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Agriculture and Trade Policy (IATP): US Biofuel Production and Global Hunger: Is there a Connection?

FOR IMMEDIATE RELEASE
September 18, 2007
10:52 AM

CONTACT: Agriculture and Trade Policy (IATP)
Ben Lilliston, 612-870-3416, ben@iatp.org

 
US Biofuel Production and Global Hunger: Is there a Connection?
New Report Cites Need for Sustainable Production and Fair Trading Systems
 

MINNEAPOLIS - September 18 - While U.S. ethanol production will likely not cause people to go hungry in other countries, structural changes in global agriculture and trade systems are badly needed, according to a new paper by the Institute for Agriculture and Trade Policy (IATP). “Food versus Fuel in the United States: Can Both Win in the Era of Ethanol,” by IATP’s Mark Muller, Tammy Yelden and Heather Schoonover, can be read at: www.iatp.org.

The report found that only a small amount of U.S. corn, the primary feedstock for U.S. ethanol production, is exported to undernourished countries. And while a global rise in the price of corn and other farm commodities related to biofuel production may affect food prices, it also provides a better chance for subsistence farmers around the world who have been devastated by depressed global commodity prices to make a living.

“Historically, the U.S. has dumped under-priced corn and other commodities into the international market and done enormous damage to the viability of farmers in countries like Mexico,” said Muller, director of IATP’s Environment and Agriculture program. “Biofuels have driven a major shift in the U.S. agriculture economy toward domestic use, and the result has actually been an overall grain demand that better matches supply, and a return to fair prices for farmers in the U.S. and around the world.”

The paper concludes, however, that to ensure the U.S.-based biofuel sector does not aggravate hunger in the future, several steps need to be taken, including the following: 1) the U.S. must shift production away from an almost exclusively corn-based ethanol system, toward more sustainable, perennial energy crops that enhance the health of soil and water resources for future agricultural production; 2) the emerging global trading system for biofuels must support local economies and local food sovereignty – the ability of countries to feed themselves.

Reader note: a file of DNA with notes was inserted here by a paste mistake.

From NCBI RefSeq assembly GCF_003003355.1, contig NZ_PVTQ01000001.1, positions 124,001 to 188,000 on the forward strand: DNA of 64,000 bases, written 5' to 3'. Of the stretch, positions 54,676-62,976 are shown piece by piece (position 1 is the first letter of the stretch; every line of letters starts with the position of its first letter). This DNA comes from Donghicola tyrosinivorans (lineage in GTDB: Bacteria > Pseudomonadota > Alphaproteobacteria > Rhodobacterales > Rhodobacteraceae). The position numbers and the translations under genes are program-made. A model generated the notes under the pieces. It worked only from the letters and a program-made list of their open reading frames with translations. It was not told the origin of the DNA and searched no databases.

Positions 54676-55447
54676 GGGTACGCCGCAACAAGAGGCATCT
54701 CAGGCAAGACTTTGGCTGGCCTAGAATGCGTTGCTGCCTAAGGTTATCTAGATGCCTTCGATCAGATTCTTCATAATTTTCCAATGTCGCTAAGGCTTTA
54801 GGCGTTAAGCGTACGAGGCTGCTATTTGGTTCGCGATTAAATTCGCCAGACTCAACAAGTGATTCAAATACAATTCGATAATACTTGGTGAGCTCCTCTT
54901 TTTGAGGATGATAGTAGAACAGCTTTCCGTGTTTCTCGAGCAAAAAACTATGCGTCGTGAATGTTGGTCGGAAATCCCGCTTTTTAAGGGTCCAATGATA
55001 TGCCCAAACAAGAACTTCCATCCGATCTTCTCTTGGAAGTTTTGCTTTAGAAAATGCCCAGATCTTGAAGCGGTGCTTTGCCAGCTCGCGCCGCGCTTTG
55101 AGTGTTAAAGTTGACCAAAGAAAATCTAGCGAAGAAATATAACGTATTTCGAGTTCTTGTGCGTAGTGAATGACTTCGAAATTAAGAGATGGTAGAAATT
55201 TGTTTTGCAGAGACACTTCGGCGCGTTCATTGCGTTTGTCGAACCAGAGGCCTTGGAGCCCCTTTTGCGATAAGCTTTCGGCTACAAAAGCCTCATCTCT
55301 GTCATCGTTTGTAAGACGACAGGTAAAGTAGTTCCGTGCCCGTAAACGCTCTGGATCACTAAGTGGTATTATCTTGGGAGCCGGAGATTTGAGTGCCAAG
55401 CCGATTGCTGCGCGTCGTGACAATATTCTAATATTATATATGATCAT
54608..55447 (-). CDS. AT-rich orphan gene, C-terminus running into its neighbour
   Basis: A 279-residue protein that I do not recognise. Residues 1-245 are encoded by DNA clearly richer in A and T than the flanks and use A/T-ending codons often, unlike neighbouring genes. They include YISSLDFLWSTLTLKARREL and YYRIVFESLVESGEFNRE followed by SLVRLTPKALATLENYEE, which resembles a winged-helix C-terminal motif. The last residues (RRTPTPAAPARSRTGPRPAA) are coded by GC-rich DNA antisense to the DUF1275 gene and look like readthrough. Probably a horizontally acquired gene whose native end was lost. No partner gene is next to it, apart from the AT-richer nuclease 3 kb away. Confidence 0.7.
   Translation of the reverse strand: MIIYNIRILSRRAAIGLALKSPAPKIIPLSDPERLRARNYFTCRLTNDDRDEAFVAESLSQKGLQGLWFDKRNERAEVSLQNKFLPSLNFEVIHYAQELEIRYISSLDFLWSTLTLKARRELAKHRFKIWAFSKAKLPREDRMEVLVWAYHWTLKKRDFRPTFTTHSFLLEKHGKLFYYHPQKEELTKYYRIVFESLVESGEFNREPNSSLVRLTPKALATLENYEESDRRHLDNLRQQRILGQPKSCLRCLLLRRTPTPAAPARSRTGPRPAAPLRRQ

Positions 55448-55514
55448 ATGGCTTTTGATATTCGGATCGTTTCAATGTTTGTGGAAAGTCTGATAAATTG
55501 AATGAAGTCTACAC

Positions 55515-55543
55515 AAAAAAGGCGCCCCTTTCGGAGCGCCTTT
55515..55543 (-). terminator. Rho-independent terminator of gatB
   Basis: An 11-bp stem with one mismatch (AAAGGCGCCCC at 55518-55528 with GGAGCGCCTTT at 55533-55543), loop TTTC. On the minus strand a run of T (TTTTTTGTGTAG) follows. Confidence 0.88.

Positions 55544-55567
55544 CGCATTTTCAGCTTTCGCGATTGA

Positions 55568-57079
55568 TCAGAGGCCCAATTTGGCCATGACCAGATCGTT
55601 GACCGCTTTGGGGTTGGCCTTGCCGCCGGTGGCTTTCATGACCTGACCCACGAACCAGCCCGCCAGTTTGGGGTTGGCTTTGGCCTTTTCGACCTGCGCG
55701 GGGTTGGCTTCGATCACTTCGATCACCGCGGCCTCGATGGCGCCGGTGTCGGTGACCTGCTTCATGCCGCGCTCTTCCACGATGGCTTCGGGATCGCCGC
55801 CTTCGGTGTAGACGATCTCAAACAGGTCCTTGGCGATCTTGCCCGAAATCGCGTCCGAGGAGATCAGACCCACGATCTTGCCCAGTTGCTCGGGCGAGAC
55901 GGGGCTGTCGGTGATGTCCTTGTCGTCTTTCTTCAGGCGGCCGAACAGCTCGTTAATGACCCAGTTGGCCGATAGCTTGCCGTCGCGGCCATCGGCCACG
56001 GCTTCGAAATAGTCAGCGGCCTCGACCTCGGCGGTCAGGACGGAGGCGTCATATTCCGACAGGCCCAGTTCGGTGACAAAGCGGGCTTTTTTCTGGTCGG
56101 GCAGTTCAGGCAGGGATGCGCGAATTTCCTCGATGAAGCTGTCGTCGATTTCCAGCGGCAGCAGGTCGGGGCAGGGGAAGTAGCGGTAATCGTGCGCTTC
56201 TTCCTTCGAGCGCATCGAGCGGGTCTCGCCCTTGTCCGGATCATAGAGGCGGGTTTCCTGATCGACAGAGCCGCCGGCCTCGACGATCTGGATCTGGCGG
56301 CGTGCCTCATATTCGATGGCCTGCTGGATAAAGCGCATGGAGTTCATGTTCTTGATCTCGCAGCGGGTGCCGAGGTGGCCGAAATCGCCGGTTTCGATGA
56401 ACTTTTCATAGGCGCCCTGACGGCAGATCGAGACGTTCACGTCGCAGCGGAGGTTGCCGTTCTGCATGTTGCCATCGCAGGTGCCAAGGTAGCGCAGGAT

While the paper concludes that a well-managed U.S.-based biofuels system could potentially improve international food security, the same conclusion cannot be extrapolated to biofuels production in other parts of the world. There are serious global concerns about the impact of biofuels production in countries facing high levels of food insecurity, and demand for biofuels from wealthy countries could further impair food production in those countries.

“If we are serious about addressing hunger and poverty, we must address the larger, structural issues that underlie our food and farm systems,” said Muller. These larger structural issues include policies that encourage agricultural export dumping and low prices for farmers, industrial farm practices that deplete the soil and water resources, and an emphasis on artificially cheap, unhealthy food. The report found that with appropriate policies, renewable fuels could play a role in addressing these structural issues.

To read the full report, go to www.iatp.org.

The Institute for Agriculture and Trade Policy works globally to promote resilient family farms, healthy communities and ecosystems through research and education, science and technology, and advocacy. http://www.iatp.org/.

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